Samuel Seabury (1729-96) and Charles Inglis (1734-1816) were the first bishops of the Anglican churches in the United States and Canada, respectively. This study compares and contrasts the seminal episcopal ministries of both men. Areas investigated include the introduction of episcopal ministry into virgin territory respecting such matters as confirmation, ordination, and clerical discipline. Unlike Inglis, Seabury was forced to deal with wholesale liturgical revision. Seabury rejected the "Proposed Prayer Book of 1785" and the revision of 1789. While both editions were generally accepted for the sake of denominational unity, they were far from Seabury's ideal. As liturgical revision was intertwined with polity, ecclesiology is considered in detail in the concluding chapter. Through a consideration of the early Lambeth Conferences, the conclusion draws out the implications for the Anglican Communion of these two seminal episcopacies. It is argued that the polity and liturgy of each national church established in Seabury's and Inglis' era has had implications reaching far beyond their own times.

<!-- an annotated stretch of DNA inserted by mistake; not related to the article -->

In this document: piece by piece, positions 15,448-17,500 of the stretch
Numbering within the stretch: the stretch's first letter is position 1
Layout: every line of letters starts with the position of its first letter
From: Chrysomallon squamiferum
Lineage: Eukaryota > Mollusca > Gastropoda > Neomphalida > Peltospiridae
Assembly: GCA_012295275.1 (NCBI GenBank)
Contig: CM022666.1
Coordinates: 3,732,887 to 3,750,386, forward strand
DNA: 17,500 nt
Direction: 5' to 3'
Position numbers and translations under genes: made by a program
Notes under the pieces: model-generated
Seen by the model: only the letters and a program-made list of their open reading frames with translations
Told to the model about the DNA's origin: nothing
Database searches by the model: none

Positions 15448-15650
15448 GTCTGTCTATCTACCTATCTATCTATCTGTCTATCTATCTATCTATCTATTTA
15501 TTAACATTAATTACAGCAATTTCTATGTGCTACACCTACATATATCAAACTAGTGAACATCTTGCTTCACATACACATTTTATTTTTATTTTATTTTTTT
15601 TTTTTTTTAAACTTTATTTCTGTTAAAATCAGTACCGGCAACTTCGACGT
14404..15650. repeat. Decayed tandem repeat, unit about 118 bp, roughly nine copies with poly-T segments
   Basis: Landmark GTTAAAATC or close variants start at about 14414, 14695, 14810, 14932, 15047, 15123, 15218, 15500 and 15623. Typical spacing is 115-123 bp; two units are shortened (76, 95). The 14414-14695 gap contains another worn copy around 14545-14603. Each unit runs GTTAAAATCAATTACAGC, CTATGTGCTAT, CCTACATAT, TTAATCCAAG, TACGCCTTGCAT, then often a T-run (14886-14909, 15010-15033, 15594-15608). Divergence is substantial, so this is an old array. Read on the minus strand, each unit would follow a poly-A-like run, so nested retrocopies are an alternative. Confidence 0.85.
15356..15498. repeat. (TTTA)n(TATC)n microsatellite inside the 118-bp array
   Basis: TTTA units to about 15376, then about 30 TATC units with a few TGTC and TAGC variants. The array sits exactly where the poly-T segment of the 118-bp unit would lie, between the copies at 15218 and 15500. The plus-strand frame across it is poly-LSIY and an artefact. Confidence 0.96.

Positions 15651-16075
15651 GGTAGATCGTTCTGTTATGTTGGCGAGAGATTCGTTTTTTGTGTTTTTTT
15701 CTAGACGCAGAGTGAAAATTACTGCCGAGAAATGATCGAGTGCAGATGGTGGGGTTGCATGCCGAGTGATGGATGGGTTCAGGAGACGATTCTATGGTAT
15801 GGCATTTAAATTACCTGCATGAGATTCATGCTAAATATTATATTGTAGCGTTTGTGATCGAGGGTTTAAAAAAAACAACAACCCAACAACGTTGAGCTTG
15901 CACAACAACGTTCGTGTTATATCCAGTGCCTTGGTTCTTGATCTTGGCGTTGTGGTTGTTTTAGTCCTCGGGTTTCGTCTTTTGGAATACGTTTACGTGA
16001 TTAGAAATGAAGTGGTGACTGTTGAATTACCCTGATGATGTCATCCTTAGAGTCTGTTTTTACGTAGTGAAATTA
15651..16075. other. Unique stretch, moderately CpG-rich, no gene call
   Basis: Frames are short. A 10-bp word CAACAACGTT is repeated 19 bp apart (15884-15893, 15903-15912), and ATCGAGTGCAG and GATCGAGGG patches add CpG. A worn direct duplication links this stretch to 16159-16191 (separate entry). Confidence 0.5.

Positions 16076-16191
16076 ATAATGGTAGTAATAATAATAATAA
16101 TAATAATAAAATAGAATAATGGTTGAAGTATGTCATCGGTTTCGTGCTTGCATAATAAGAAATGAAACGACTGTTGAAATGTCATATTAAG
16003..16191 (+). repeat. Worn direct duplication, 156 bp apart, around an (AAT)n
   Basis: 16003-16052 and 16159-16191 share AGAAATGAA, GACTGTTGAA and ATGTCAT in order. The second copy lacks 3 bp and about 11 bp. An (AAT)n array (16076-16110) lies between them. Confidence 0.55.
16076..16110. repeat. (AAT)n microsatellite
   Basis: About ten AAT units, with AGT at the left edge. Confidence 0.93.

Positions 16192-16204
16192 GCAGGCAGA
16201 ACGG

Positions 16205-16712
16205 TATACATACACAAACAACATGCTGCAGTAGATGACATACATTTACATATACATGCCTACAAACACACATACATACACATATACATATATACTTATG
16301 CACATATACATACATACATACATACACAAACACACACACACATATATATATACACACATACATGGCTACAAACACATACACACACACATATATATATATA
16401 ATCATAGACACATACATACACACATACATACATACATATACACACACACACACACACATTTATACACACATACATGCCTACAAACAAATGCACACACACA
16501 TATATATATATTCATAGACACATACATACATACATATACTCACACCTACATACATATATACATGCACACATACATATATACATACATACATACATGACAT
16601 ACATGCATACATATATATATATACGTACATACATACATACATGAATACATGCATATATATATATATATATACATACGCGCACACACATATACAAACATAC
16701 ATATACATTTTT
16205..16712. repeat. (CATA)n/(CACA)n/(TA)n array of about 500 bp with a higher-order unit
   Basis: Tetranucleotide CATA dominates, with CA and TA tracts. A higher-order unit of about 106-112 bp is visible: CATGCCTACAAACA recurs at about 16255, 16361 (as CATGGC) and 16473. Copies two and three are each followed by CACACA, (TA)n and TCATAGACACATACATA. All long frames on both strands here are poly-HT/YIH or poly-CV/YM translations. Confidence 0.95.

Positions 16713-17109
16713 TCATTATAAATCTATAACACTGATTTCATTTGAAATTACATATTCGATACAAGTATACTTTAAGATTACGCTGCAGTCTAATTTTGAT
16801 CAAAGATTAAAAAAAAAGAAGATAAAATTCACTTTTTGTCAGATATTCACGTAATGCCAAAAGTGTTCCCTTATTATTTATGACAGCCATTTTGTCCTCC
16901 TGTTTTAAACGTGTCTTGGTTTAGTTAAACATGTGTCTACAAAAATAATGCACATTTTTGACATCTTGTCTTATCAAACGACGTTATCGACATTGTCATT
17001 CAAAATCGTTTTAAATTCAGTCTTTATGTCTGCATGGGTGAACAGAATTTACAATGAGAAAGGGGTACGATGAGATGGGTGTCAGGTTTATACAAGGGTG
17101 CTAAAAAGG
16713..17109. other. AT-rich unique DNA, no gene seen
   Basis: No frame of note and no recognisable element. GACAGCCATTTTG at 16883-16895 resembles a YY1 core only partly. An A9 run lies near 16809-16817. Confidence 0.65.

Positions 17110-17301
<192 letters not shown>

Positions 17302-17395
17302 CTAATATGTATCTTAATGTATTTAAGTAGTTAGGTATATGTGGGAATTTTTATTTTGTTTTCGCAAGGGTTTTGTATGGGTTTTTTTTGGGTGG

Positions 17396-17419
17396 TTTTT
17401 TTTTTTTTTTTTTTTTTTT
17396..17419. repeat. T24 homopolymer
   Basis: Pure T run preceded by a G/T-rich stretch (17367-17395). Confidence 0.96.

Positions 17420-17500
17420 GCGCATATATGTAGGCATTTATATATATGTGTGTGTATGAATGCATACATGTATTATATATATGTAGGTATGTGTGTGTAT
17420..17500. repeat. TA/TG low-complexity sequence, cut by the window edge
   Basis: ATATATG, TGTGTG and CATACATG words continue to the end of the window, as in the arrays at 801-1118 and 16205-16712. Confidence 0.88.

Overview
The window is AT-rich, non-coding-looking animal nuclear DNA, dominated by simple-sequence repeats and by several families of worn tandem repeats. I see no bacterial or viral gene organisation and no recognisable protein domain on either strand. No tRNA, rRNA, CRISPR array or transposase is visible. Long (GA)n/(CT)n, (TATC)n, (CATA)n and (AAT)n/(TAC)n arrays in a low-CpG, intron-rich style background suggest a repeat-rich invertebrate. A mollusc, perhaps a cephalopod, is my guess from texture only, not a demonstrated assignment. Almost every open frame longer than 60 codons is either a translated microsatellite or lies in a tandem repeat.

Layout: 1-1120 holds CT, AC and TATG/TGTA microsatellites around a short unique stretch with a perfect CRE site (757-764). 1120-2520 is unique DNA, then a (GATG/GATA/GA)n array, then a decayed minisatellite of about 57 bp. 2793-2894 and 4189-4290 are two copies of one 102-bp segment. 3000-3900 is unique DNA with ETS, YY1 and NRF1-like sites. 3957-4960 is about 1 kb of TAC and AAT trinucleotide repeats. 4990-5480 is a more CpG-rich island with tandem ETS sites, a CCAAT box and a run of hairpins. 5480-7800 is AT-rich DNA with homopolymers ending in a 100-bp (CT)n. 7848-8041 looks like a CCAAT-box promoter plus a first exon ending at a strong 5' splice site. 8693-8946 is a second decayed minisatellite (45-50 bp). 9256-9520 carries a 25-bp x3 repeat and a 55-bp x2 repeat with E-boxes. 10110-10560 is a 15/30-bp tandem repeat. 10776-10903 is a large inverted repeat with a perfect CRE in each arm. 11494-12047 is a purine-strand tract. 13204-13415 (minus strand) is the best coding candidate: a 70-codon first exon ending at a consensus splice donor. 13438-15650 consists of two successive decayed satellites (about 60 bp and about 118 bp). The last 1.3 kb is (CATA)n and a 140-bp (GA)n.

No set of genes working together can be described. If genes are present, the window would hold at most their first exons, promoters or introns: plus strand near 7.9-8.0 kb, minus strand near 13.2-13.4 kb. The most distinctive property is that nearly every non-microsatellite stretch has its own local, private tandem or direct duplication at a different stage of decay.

Samuel Seabury and Charles Inglis
av Ross N. Hebb
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